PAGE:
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Responder Alert Program

Responder Alert
Program for
Autism Awareness

Chief David Green of the Wellford City Police Department founded a program to protect 
the autistic children and adults in his community. To further the goal of this amazing program, Vector Centerline De-Escalation Shields is rolling out an amazing nationwide program in conjunction with Chief Green to bring autism and EDP awareness to law enforcement to better connect communities nationwide.  

When an officer arrives at a call and a person is behaving erratically, that officer needs to be able to evaluate the person to decide if he or she is a credible threat, having an emotional episode, or if the person could in fact be autistic.  This needs to be done in the safest way possible for both the officer and the person being interviewed. Many departments don’t have the key tools and much-needed training to more safely interact with a person or child who could be having an emotional episode unannounced to an officer.

Vector currently provides protective barriers and training for officers who may have to interact with autistic children or adults.  Vector provides specially designed stickers for families to place on the front door or near the front door of a home where an autistic child or adult lives.  This sticker notifies responders at a glance that there is possibly an autistic person or child or inside.  This sticker can also be placed on the back of a vehicle.  In this way, an officer has a better idea of who he or she may be encountering on a call.  If a person is acting erratically and the officer sees the sticker, this is a good indication that this child or person may be autistic and needs to be handled differently than other calls.

According to a 2020 CDC report, approximately one in 54 children in the United States is diagnosed with an autism spectrum disorder and autism is the fastest growing developmental disability. Another recent study stated that more than 3.5 million Americans live with an autism spectrum disorder.  It’s a devastating fact that with these ever-increasing numbers of autistic people, every year autistic children or adults are injured or killed by police who unfortunately confuse the erratic behavior of an autistic person or child with that of a threatening criminal.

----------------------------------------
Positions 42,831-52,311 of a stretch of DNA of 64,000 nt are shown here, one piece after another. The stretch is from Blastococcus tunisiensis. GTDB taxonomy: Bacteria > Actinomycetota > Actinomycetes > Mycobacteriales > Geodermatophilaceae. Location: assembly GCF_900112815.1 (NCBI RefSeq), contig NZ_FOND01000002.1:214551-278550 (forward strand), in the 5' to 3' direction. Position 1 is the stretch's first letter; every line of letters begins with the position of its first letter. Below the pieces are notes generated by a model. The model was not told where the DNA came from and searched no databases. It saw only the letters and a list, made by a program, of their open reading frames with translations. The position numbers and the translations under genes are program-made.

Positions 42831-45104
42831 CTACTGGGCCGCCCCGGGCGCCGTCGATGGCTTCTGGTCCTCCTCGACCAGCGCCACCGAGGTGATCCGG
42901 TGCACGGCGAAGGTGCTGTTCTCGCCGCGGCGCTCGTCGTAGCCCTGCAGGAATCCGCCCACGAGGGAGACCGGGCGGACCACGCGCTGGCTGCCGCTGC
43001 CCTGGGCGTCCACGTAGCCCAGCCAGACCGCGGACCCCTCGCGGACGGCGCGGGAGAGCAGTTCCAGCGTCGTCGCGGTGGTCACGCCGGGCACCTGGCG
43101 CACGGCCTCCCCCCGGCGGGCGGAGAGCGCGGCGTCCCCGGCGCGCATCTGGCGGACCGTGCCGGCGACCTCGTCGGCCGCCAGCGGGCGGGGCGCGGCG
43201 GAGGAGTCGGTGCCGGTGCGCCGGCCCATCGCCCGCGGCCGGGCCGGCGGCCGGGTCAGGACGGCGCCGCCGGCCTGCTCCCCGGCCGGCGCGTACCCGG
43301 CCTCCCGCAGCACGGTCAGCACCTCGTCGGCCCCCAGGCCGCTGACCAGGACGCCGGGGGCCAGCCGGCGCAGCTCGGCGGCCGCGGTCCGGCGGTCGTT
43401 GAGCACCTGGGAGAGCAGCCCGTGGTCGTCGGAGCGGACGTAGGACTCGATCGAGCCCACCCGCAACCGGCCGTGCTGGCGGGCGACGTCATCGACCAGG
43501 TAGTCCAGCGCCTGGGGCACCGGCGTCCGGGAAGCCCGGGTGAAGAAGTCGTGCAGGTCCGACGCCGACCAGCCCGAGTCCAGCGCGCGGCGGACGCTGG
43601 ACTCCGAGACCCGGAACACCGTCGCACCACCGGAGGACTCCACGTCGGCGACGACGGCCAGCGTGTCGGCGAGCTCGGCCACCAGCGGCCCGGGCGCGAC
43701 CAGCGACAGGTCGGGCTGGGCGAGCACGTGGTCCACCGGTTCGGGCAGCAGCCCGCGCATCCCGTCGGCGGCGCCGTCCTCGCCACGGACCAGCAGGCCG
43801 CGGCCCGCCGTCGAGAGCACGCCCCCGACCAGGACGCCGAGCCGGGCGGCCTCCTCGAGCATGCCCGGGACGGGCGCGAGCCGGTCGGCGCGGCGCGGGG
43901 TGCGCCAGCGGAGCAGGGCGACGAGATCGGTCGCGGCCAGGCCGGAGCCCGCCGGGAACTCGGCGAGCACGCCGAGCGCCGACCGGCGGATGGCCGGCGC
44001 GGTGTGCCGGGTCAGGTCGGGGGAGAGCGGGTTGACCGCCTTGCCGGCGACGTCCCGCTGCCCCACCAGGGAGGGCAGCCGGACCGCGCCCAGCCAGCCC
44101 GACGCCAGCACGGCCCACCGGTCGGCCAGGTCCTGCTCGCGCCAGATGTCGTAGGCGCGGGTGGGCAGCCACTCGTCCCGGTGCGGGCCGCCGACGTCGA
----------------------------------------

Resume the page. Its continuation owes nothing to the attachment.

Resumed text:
After attending Autism Awareness training, Chief Green was able to identify that a child involved during a distress call was in fact autistic and the boy was then taken into protective custody to get the proper care he needed. It was after this incident that Chief Green developed his Autism First Responder Awareness Program.

We now have a way to help prevent potential tragedies and proactive officers and chiefs are asking for this life-saving equipment and training.  Vector has documented saves involving emotionally disturbed persons where lethal force was legally justified by an officer but not used because the officer involved was protected with a Vector and attended our de-escalation training.

Officer William was involved in a call with a barricaded subject with a knife. The officer had a Vector already deployed and a gun ready to deploy if needed.  Because the officer had a Vector, he was better protected from the man with the knife. The man was safely arrested. No lethal force was used.

An officer from New Bedford PD in MA was attacked by a man with a machete.  The officer was protected and stopped the machete with a Vector. The officer was safe and the man with the machete was arrested. No lethal force was used.

There was a barricaded subject in a portable restroom who had a knife. Chief David Green could have been justified in lethal force by having his rifle drawn on the man in the restroom like other officers did who were there without Vectors. The Chief was protected as he had his Vector and his rifle but did not have his weapon drawn on the subject. Other officers had guns out and drawn on the portable restroom because they did not have shields to protect themselves. If the man would have attacked Chief Green, he was ready to respond with lethal force if needed, but it was not needed as he was protected behind a Vector and the man was safely taken into custody.  Chief Green was protected and the barricaded subject was not in danger of getting shot by the Chief unless the man tried to attack him. No lethal force was used.

Thanks to Chief David Green of the Wellford City Police Department for working with Vector Protective Barriers in taking a giant step towards protecting the autistic and other emotionally disturbed persons as well as his own officers, and now officers across the United States. 

If you are the parent, loved one, or friend of an autistic person, autistic child, or any person with a disability who could potentially have an episode during an interaction with law enforcement or if you are an officer or chief of a department who has one or more of these individuals in your community and you are looking for better tools to protect them as well as your officers, please listen to this episode of Law Enforcement Unconventional which is available on all major platforms.

If you would like more information on this program for your department or community, please call 239-281-8669 or email or visit us on social media at Vector Protective Barrier.

Any interested persons can also reach out directly to your local police or sheriff’s department and ask them to call us to get more information on how to get this amazing program into your community.

Businesses and individuals who wish to help can sponsor personal protection barriers and training to go into departments and can also purchase stickers to be given to autistic families in communities.